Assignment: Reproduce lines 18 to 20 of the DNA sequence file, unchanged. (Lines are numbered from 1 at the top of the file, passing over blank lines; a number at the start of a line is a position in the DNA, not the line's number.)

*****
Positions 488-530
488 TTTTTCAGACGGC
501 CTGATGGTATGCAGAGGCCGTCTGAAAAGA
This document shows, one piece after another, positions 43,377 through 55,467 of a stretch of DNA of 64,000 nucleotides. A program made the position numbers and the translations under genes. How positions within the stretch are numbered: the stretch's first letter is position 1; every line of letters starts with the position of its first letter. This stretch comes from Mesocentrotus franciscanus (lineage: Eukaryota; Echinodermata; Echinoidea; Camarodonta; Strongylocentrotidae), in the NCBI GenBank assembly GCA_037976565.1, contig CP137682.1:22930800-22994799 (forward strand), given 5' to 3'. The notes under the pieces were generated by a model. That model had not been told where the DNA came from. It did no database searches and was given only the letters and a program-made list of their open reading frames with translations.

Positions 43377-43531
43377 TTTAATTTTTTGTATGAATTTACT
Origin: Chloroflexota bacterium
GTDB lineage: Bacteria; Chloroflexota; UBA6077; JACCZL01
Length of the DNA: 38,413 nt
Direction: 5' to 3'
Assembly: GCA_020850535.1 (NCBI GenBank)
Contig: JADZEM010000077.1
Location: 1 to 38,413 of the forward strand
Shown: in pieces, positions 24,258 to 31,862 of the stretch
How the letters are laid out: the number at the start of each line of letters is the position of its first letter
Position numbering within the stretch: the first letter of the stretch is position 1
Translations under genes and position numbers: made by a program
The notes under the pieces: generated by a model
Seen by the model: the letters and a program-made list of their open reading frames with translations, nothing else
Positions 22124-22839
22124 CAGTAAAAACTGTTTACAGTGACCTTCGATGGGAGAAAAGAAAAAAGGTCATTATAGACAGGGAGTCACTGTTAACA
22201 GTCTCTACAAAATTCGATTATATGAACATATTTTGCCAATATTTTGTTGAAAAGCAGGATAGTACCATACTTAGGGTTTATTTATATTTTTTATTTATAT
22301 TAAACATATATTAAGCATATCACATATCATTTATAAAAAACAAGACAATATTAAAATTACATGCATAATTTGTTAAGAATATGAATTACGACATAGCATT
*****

The notes under the pieces: generated by a model
Seen by the model: the letters and a program-made list of their open reading frames with translations, nothing else
Positions 22124-22839